In 2015, Pieter Danhieux and Matias Madou, both cybersecurity analysts, came to the realization that they wanted to provide a way to make software more secure by empowering developers with the skills and tools to enhance their speed of delivery. They struggled with how to accomplish this, initially. But Danhieux and Madou eventually decided to create a learning platform that could help developers apply and retain software security principles.
It was easier said than done; cyber education has long been the bane of the enterprise’s existence. According to a recent survey from Kenna Security and TalentLMS, 77% of employees report that their company has an established cybersecurity policy but 19% admit that they’re not familiar with it.
“The digital economy runs on software and applications whose underlying code is often not evaluated for security flaws until far too late in the software development lifecycle, resulting in costly rework and remediation,” Danhieux told TechCrunch via email. “Software teams are challenged to meet demanding delivery timelines and release secure applications. Secure-aware developers can be the difference-makers here, but they need and want multiple agile learning pathways that empower them to refine their secure coding skills.”
The platform Danhieux and Madou created, Secure Code Warrior, seeks to provide these pathways through a modular, customizable learning experience. Customers can have developers in their employ learn at their own pace by watching videos and completing walkthroughs, focusing on secure coding concepts in the programming language that they choose and at their own speed. Or they can create modules for developers to hone in on particular topics, either from scratch or using premade templates.
Secure Code Warrior provides assessments to challenge and test developers’ knowledge. And it hosts tournaments, which aim to promote learning through competition.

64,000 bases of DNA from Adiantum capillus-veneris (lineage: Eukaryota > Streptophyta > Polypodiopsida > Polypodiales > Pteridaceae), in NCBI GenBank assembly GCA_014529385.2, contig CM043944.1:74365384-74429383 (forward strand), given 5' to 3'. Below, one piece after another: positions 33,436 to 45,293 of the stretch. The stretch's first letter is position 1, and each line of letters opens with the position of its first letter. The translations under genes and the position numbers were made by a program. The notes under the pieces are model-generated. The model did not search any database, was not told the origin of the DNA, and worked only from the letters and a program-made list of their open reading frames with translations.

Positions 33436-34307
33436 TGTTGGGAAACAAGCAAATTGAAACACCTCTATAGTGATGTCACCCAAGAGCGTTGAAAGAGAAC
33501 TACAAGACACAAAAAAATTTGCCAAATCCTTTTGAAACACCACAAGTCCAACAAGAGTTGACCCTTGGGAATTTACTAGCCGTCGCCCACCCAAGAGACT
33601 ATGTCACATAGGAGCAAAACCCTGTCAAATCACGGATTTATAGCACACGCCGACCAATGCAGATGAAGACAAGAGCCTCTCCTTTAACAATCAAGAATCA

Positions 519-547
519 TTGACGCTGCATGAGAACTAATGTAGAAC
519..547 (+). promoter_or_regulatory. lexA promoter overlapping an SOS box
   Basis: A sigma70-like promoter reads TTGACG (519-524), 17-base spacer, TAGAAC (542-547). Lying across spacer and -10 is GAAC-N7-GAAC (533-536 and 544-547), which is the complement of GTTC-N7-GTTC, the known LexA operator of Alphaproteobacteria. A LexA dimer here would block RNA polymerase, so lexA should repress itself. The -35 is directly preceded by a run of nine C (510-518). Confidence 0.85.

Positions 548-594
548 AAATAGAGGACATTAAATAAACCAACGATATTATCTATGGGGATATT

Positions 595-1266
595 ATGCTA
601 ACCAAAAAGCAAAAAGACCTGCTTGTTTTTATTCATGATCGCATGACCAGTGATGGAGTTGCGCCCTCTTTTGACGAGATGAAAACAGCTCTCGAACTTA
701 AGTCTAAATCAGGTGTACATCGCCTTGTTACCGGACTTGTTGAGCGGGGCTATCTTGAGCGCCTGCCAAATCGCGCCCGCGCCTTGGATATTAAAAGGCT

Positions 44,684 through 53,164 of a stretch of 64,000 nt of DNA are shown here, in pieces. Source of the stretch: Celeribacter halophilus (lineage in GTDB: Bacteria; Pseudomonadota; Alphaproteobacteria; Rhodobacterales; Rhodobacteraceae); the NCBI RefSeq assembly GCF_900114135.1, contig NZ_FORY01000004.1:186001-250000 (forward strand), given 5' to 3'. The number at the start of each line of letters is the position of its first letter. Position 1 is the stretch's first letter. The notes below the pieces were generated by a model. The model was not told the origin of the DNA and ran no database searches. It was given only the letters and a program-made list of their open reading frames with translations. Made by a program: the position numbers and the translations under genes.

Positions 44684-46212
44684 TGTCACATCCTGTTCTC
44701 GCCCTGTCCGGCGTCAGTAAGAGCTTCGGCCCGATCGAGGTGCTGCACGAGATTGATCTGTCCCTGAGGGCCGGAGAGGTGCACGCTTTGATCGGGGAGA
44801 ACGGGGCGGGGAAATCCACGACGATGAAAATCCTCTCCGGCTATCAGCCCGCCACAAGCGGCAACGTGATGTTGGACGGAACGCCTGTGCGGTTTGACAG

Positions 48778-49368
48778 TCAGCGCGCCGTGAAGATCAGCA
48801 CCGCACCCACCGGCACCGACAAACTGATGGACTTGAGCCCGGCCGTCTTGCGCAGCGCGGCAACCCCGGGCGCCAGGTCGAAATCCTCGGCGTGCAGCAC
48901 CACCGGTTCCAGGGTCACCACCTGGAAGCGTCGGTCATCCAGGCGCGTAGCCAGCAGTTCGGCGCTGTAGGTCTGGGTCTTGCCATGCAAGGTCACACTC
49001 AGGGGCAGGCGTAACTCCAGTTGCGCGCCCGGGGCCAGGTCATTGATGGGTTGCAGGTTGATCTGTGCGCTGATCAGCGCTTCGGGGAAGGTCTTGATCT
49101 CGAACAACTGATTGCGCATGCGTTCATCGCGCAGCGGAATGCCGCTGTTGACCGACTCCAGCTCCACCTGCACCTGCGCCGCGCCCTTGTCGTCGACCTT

“Over the last several years, we’ve focused on being integrated into the developer toolkit and within their workflow, so that we can provide multiple pathways of learning and content to developers,” Danhieux said. “In our particular community, we’re focused on its potential power to enhance developer productivity, but there is no denying that we’re only scratching the surface of its capacity to exacerbate cybersecurity risk.”
Secure Code Warrior’s breadth and depth is impressive. But it’s just one of countless companies building cybersecurity skills tools — albeit not necessarily developer-oriented.
Consider Cybrary, whose e-learning portal offers access to training content, including online courses and tools, built around adversary techniques and vulnerabilities. Elsewhere, there’s the gamified hacking platforms Hack The Box and Immersive Labs. That’s not to mention Hunter2 and Habitu8, which Arctic Wolf acquired in 2021, among others.
Secure Code Warrior’s attempting to differentiate itself with features such as Coding Labs, which lets developers do real-time coding in an in-browser integrated development environment.
“Developers we’ve spoken to have really enjoyed Coding Labs because it’s given them more options that match up better with their individual learning styles and keeps them within their workflow,” Danhieux said. “Traditional learning and upskilling efforts for security tend to fail as they are often rigid, and use less relevant information and context.”
Today, Secure Code Warrior is used by more than 400,000 developers and 600 enterprises, including JPMorgan Chase, Atlassian, Salesforce and Cisco, Danhieux claims. The company’s not yet profitable, but it’s hoping to achieve that in 2025.
Investors have faith, seemingly. Secure Code Warrior today closed a $50 million Series C funding round led by Paladin Capital Group. It brings the company’s total raised to over $100 million, and Danhieux says that it’ll be put toward continuing to improve the Secure Code Warrior platform and growing the startup’s 220-person workforce in the areas of sales, customer success and product development.
It’s certainly a profitable market to find oneself in. One VC firm, Cybersecurity Ventures, predicts that the global security awareness training segment will exceed $10 billion annually by 2027, up from around $5.6 billion in 2023, based on 15% year-over-year growth.
“There’s no denying that it has been a difficult couple of years for many sectors, but vulnerabilities are rapidly evolving and creating secure code has never been more important. That’s why we’re confident about our present,” Danhieux said. “We’re one of the only companies that provides an enterprise-grade learning platform for developers as that has been our core focus from its inception, from being GDPR compliant to accessibility design.”